Which is really cool to techie types.

      Which brings us to something else the keynote speaker said and was hammered home by various displays and booths throughout the day.
      Deploying technology for its own sake has fallen out of favor and can be seriously counter productive as well as expensive.
      The 3-1-1 solution in New York could have been addressed with an AVR (automated voice response) system, but that would have simply re-enforced what many in the city thought about their government going in- that those that ran the city were trying to distance themselves from those that lived there.
      This is where we add two more words to the actual theme of the conference.
      Business Intelligence and Information Integration.

      Yeah it's a motto for one of the vendors. But it is something that operates in the real world as well.
      Technology has matured to the point where it has to earn its keep or even eventually pay for itself.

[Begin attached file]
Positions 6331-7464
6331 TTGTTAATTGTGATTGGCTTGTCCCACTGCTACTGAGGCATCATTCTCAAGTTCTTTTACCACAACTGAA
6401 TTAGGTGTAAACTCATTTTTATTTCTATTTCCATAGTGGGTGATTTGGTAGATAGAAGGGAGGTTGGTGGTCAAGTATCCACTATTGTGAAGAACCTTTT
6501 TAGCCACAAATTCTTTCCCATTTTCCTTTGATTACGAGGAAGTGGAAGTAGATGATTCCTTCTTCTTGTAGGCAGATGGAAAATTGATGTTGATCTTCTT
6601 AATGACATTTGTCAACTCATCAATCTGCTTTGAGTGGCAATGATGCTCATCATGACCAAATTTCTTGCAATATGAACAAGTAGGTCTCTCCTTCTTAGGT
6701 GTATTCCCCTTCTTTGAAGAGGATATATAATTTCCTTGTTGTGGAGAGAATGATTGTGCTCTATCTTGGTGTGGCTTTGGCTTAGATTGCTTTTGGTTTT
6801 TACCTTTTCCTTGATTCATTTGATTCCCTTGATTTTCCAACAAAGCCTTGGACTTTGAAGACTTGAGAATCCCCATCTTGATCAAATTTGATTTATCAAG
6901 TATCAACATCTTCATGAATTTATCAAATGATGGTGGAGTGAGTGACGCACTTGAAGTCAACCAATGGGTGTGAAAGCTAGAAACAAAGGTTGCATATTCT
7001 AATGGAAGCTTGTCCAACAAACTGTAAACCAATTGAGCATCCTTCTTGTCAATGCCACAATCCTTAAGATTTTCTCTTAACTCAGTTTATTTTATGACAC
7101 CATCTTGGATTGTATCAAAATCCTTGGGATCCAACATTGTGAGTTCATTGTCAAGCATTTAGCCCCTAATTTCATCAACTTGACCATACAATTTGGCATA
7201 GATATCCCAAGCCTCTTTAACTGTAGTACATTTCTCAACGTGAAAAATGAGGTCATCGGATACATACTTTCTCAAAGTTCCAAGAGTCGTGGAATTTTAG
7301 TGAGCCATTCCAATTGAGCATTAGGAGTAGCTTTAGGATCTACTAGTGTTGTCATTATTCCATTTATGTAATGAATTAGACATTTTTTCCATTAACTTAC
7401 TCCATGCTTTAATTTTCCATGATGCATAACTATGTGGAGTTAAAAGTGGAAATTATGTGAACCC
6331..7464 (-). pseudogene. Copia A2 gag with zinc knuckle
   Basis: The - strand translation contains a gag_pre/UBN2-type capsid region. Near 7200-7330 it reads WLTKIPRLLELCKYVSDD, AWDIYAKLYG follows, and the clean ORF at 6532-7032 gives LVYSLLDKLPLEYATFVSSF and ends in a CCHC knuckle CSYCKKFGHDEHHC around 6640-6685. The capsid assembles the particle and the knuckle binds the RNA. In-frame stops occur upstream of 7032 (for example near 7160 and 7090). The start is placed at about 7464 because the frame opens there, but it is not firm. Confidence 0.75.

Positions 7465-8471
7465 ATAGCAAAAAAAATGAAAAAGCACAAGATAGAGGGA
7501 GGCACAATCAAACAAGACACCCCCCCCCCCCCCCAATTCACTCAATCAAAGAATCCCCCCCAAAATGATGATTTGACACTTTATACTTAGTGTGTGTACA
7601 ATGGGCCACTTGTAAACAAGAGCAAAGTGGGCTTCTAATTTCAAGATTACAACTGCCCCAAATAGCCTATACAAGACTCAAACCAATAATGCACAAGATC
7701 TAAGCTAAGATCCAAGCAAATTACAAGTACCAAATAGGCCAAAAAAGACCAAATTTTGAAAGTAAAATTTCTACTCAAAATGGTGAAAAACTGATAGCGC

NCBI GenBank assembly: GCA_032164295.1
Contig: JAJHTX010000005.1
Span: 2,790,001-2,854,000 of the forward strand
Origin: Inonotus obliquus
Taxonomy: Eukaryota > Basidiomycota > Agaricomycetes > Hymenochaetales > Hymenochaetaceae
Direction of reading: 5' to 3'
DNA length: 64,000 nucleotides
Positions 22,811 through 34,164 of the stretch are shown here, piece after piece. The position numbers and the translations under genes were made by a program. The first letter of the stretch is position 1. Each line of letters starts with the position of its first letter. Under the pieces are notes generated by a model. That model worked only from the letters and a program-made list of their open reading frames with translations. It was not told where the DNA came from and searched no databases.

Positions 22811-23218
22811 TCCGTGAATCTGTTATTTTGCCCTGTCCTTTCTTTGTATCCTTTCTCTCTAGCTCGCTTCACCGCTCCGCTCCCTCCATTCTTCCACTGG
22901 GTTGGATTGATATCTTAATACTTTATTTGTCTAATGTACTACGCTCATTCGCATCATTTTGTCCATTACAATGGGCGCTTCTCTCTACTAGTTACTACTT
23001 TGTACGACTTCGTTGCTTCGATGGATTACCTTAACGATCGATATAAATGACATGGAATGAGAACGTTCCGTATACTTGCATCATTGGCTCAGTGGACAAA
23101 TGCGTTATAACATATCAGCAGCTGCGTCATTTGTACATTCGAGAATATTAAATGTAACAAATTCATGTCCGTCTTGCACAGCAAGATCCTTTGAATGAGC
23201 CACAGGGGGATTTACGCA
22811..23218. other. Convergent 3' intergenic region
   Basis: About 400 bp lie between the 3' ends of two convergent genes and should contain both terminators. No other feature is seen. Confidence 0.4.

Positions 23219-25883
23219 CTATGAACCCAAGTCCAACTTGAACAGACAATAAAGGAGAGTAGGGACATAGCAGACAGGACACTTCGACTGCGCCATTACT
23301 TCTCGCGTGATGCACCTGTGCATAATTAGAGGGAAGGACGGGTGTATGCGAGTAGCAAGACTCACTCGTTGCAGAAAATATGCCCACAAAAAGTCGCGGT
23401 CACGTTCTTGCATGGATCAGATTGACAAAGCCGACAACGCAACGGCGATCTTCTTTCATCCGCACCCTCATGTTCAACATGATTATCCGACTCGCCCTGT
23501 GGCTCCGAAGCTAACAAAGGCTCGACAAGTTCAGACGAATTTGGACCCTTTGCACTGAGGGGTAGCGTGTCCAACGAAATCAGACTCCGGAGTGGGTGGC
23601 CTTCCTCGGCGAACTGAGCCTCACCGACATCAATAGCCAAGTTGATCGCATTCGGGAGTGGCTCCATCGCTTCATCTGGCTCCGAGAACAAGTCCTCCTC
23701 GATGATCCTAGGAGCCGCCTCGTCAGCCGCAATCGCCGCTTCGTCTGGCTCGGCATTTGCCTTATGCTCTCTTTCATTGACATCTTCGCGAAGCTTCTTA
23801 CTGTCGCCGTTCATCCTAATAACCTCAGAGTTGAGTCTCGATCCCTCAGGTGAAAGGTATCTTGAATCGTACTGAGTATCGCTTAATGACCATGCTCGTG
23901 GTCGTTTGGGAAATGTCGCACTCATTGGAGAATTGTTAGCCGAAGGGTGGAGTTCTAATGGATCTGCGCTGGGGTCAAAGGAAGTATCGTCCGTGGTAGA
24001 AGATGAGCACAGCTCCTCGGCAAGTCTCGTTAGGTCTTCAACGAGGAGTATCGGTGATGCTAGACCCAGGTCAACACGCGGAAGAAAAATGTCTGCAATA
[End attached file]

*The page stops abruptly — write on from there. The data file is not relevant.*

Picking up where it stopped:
If you are going to deploy VoIP just so you can say you did, fine. But when the buzzards come home to roost and somebody auditing costs of the operation begins to ask questions about why your total communications expenditures have gone UP and you can't explain it, well, don't say we didn't warn you.
      Yes deploying the Angel and related security measures will never pay for themselves directly, but NOT using them and ending up with a major security breach and pictures of your home office on the front page of the paper may cost more.
      Which is where the Business Intelligence part comes in, "Yes, you CAN, but Should You?"